I made several trips to the hospital with my dad while he battled cancer, sometimes in emergencies and other times for regular appointments and treatments. He received exceptional care. My mom received generous support. And I got to witness much of it. As I did, I wondered what made this hospital and its staff so special. What if the church was more like it?
People are always welcome. I saw people in a variety of conditions—physically, mentally, financially, and emotionally—enter the doctors’ offices and hospital, whether it was a planned or emergency situation. Everyone received the same warm welcome. Each person was treated as a valuable person: not a project, nuisance, or uncomfortable inconvenience.
People have time to talk—in plain English. Doctors and nurses rarely rush in and out of rooms. They sit down, look people in the eye, and speak in a language others can understand. They listen to questions and are patient through confusion and off-topic stories. One of dad’s doctors didn’t know dad had been admitted on a weekend, but stopped by once he heard the news and talked for a half hour. We’ve been approached by doctors we didn’t know, when we apparently looked lost roaming hallways and staring at elevator panels, and asked if we needed help getting somewhere.
People followed up. Not once did we have to follow up with anybody who said they would call, make an appointment, or give more information. Many times, doctors and others went above and beyond even when they hadn’t obligated themselves to contact us. The head of a department, who didn’t even treat my dad any longer, called at least twice to check on him when she heard he wasn’t doing well.
People told the truth…with compassion. That’s a difficult balance to strike. Bad news must be delivered, but it doesn’t have to be thrown at someone. Authenticity and kindness can co-exist, not only to soften an initial blow but also to invite a partnering process that continues through the highs and lows of life.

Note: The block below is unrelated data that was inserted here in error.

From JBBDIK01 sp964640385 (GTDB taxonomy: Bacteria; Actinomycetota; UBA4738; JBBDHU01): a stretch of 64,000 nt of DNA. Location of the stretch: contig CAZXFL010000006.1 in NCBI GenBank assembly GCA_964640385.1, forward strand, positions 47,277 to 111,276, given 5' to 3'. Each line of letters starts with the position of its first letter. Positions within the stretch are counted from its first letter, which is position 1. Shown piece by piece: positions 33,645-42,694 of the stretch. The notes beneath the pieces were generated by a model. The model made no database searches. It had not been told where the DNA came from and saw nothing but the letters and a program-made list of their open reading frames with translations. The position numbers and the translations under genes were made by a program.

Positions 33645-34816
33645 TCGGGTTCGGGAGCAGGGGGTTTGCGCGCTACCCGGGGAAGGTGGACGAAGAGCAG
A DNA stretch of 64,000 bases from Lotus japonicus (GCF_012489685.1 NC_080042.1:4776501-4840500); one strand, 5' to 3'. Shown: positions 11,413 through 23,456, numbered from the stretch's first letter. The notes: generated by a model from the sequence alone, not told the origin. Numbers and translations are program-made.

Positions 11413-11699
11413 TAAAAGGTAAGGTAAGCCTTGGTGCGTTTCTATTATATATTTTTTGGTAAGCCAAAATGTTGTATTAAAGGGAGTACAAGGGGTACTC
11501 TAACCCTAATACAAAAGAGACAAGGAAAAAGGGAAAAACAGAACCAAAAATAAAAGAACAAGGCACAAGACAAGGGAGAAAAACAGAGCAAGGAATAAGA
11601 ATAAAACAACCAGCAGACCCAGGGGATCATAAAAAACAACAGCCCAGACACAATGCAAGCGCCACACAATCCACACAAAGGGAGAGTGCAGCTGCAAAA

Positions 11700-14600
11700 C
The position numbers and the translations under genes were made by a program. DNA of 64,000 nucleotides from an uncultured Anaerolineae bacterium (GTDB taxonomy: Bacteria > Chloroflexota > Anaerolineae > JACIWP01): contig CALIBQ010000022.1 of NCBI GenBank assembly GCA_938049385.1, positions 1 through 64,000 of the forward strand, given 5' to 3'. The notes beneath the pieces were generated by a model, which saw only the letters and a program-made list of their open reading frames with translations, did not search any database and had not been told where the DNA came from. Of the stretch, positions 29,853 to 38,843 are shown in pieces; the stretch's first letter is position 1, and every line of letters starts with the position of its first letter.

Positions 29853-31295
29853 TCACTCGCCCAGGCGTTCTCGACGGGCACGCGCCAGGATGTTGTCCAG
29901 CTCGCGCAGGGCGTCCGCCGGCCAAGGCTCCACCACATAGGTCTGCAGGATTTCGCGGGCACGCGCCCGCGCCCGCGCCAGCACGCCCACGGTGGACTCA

People touched each other. In today’s age of accusations and lawsuits, many are wary of the appearance of closeness, let alone actually touching someone. Plus, there is the concern over germs. Healthcare professionals took every hygiene precaution imaginable (except for that one nurse’s aid who laid something on the floor then tried to put it in the bed with my dad: “No, ma’am; please get us another.”). Yet they frequently touched my dad’s shoulder or hand while speaking to him. When people hadn’t seen dad for a while or knew things weren’t going well, they didn’t hesitate to hug him or my mom, sometimes with a big smile and sometimes with teary eyes.
People continue to learn. Even though they are the healthcare professionals, doctors and others were always pursuing new information, treatments, and possibilities. If they didn’t think they were the best person, they deferred to someone else. They worked together, having weekly boards that addressed various patients’ needs to combine their efforts and find the best next step for each specific situation.
Perhaps we in churches should ask ourselves:
- How welcoming are we to a variety of people? Do we expect something of them or have prejudices that draw or repel us?
- Do we take time for people on their timetables and needs instead of our own? Do we speak plainly and simply, and do we answer their questions instead of pushing our agendas?
- Do we do what we say we will do? Are we living authentic lives, not just with one individual or within the church but with everyone and in every situation inside and outside the church walls?
- Do we speak the truth in love? Do we represent Jesus well with His boldness, compassion, kindness, confrontation, sacrifice, and understanding? Or do we isolate some of His characteristics and rationalize the way we approach people because it is the way we are most comfortable?
- Are we willing to live with others even when it is messy and risky, or do we try to keep our lives sterile, protecting ourselves from potential struggles, sacrifices, and inconveniences?
- Are we constantly learning, setting aside declarations that we have all the answers, even when we are more experienced than others? Are we willing to humbly join others to pursue truth? Are we willing to change?
The hospital, and it seemed everyone in it, was constantly evaluating in an effort to stay relevant and exceptional. In the church, as well as individually, we often look for what we’re doing well but hold back from finding our weaknesses or ways to improve our strengths. Celebrating successes is important, but so is growing toward more successes by being honest with essential improvements to make.
Perhaps we can become more like this hospital. After all, we all need healing and compassionate care.